de jonckheere old masters

Master of Frankfurt

Saint Christophe

Panel: 46 x 30,4 cm
Circa 1495


Like a giant crossing a river, carrying Christ on his shoulders, St. Christopher is a figure anchored in the tradition of Flemish iconography. This astonishing painting is the result of the Master of Frankfurt’s talented brushwork and was exhibited on the walls of the Mauritshuis in The Hague for several decades. Enjoyed and commented on by numerous historians, this work dated circa 1495, showing a man of a prodigious size, illustrates the style of a painter whose renown was established thanks to monumental bodies and caricatured features.

The legend of St. Christopher originates in his name; the story is told by Jacopus de Voragine in his Golden Legend. In reality, he was called Reprobus (the Reprobate) and offered his great strength to serve the person he believed to be the most powerful in the world. When he learnt that the king he was serving feared the devil, he left in search of the latter and decided to serve him instead. But when he saw his new master avoid a wayside cross and discovered that the devil feared Christ, he left him and enquired from people where to find Christ. He met a hermit who told him about the existence of Christ, and Christopher decided to assist poor people to cross a dangerous river. The story tells us how one evening, the giant was carrying a child on his shoulders who became heavier and heavier. The child then confessed that he was Christ and told him that the unbelievable weight on his shoulders was that of the sins of the world. To prove that he was the creator of the universe, he told Christopher to plant his staff in the ground and out of it sprouted leaves and dates. Reprobus then became “Christophoros”, which means “carrier of Christ” in Greek.

Placed in a panoramic landscape, like in the version in the Wallraf Collection in Cologne, St. Christopher has an imposing stature and his marked features, probably the result of his former oriental cynocephalus portrayals, are very coarse. He is wearing a turban and a red cloak over a blue tunic. Of particular note is the saint’s hunched position, emphasising his gigantism; it is the result of an almost clinical portrayal of this phenomenon by our painter. Furthermore, this devoted ferryman is endowed with solid feet, powerful hands and a massive neck, which his red beard vainly attempts to hide. The Child appears to be firmly installed on his shoulder and the softness of his complexion contrasts with the giant’s tanned skin. Finally, the hermit who told the saint of his noble vocation can be seen at the mouth of a cave. The river leads our gaze to the background where we can perceive beautiful examples of Gothic architecture.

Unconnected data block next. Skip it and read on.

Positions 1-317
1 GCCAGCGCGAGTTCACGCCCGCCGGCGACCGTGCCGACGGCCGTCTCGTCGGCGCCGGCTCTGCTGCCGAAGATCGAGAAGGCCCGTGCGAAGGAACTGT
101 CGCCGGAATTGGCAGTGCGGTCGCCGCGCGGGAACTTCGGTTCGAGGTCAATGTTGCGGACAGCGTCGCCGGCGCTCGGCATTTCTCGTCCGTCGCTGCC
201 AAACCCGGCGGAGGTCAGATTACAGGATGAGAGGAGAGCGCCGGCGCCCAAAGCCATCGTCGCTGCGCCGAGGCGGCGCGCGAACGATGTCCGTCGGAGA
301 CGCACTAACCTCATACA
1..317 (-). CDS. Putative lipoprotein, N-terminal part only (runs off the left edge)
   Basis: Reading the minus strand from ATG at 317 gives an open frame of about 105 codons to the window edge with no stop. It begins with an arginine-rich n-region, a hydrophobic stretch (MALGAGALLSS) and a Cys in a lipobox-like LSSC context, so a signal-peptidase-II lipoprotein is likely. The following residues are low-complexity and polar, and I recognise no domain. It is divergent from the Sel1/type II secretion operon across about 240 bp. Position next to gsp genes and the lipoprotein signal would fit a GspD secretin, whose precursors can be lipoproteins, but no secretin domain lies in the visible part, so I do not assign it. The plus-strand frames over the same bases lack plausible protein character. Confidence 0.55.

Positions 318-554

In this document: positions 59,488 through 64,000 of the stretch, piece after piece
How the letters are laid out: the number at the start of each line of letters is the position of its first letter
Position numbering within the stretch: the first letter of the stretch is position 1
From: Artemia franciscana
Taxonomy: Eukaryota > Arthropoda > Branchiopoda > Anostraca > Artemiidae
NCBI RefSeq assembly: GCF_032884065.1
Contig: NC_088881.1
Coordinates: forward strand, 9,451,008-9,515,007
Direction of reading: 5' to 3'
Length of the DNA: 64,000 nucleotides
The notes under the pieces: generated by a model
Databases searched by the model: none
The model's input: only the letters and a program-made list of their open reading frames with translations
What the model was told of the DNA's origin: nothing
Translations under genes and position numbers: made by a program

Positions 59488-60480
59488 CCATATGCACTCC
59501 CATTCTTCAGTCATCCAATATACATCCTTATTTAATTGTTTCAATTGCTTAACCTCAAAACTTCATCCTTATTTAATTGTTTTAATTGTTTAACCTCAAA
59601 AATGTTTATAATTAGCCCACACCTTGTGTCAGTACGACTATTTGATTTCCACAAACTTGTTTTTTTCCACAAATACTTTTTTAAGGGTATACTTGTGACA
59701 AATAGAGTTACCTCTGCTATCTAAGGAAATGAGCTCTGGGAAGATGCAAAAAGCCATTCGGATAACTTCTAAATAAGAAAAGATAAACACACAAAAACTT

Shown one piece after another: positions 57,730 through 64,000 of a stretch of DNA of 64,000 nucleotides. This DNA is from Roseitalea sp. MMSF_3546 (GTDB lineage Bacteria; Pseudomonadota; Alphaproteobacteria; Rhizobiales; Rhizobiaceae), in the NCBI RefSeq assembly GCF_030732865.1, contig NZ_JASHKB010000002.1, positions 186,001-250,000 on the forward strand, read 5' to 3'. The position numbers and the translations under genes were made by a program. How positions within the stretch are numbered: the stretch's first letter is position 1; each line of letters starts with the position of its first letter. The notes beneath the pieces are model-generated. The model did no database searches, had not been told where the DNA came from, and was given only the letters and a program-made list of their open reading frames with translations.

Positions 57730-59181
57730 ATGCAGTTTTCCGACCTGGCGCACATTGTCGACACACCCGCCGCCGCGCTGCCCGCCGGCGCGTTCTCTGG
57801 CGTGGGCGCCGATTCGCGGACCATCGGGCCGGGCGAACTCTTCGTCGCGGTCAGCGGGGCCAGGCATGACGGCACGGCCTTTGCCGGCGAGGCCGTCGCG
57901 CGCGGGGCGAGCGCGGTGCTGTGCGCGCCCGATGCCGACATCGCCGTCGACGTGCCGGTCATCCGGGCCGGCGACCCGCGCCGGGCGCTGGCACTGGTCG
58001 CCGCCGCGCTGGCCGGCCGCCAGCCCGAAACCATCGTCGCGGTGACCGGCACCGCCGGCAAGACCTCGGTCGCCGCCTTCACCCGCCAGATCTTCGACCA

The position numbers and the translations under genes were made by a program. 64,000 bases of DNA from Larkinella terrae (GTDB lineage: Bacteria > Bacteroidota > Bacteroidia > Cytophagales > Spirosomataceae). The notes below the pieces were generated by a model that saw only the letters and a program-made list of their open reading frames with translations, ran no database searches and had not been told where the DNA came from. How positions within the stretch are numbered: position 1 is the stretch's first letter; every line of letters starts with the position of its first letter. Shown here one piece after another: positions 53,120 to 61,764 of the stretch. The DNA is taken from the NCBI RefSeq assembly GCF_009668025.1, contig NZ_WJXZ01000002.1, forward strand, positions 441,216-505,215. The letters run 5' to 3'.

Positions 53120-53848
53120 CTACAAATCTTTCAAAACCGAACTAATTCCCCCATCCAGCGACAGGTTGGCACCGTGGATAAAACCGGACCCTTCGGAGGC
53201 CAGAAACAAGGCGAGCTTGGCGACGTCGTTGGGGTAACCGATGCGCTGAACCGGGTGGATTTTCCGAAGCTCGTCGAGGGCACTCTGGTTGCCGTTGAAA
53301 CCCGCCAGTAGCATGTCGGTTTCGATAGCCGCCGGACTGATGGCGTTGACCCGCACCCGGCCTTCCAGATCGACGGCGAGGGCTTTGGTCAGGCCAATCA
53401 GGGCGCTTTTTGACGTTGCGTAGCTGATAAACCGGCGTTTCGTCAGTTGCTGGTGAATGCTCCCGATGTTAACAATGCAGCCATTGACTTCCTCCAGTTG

The Master of Frankfurt was famous for his religious paintings, which drew inspiration from the great Flemish Primitives. Purchased from an Austrian collection in 1919 by a Jewish antiquarian, Otto Mayer (1875-1964), this painting was confiscated by the Gestapo in Berlin in October 1933. It passed through the hands of the Amsterdam dealer, Paul Cassirer, and reached the Netherlands at the end of the 1940s before appearing on the prestigious walls of the Mauritshuis in The Hague. Returned to the heirs of Otto Mayer in recent years, the story of this painting is indeed exciting; well-documented today, it would appear to be a fundamental work in the corpus of our artist.

Provenance :
Otto Mayer, Berlin (in 1919);
Confiscated by the Gestapo in October 1933;
Paul Cassirer Gallery, Amsterdam (1942);
The Generalverwaltung der Oberrheinischen Museen, Strasburg (1942);
Stichting Nederlands Kunstbezit, Holland;
Royal Picture Gallery Mauritshuis, The Hague (on loan 1948-1960, transferred to Mauritshuis in 1960);
Returned to the heirs of Otto Mayer in 2011.

Littérature :
F. Winkler, Die Altniederländische Malerei, Die Malerei in Belgien und Holland von 1400-1600, Berlin 1924;
G. J. Hoogewerf, De Noord-Nederlandsche Schilderkunst, vol. 3, The Hague 1939, p. 24;
D. Angulo, 'Saint Christopher by Hieronymus Bosch' in The Burlington Magazine, vol. 76, 1940, p. 3;
A.B. De Vries, 'Koninklijk Kabinet van Schilderijen (Mauritshuis)' in Verslag's Rijks Verzameling Geschiedenis en Kunst, vol. 70, 1948, pp. 58-60;
A.B. De Vries, Koninklijk Kabinet van Schilderijen Mauritshuis, The Hague 1968, no. 872;
M.J. Friedländer, Early Netherlandish Paintings, vol. VII, Brussels 1971, p. 79, reproduced plate 114, no. 115;
U. Hoff and M. Davies, National Gallery, Melbourne. Primitifs Flamands I, Brussels 1971, p. 4;
G. Benker, Christopherus. Patron der Schiffer, Fuhrleute, und Kraftfahren. Legende, Verehnung, Symbol, Munich 1975, p. 118;
Mauritshuis, The Royal Cabinet of Paintings. Illustrated General Catalogue, The Hague 1977, no. 872;
S. Goddard, The Master of Frankfurt and his Shop, Brussels 1984, p. 162, cat. no. 121, reproduced fig. 21.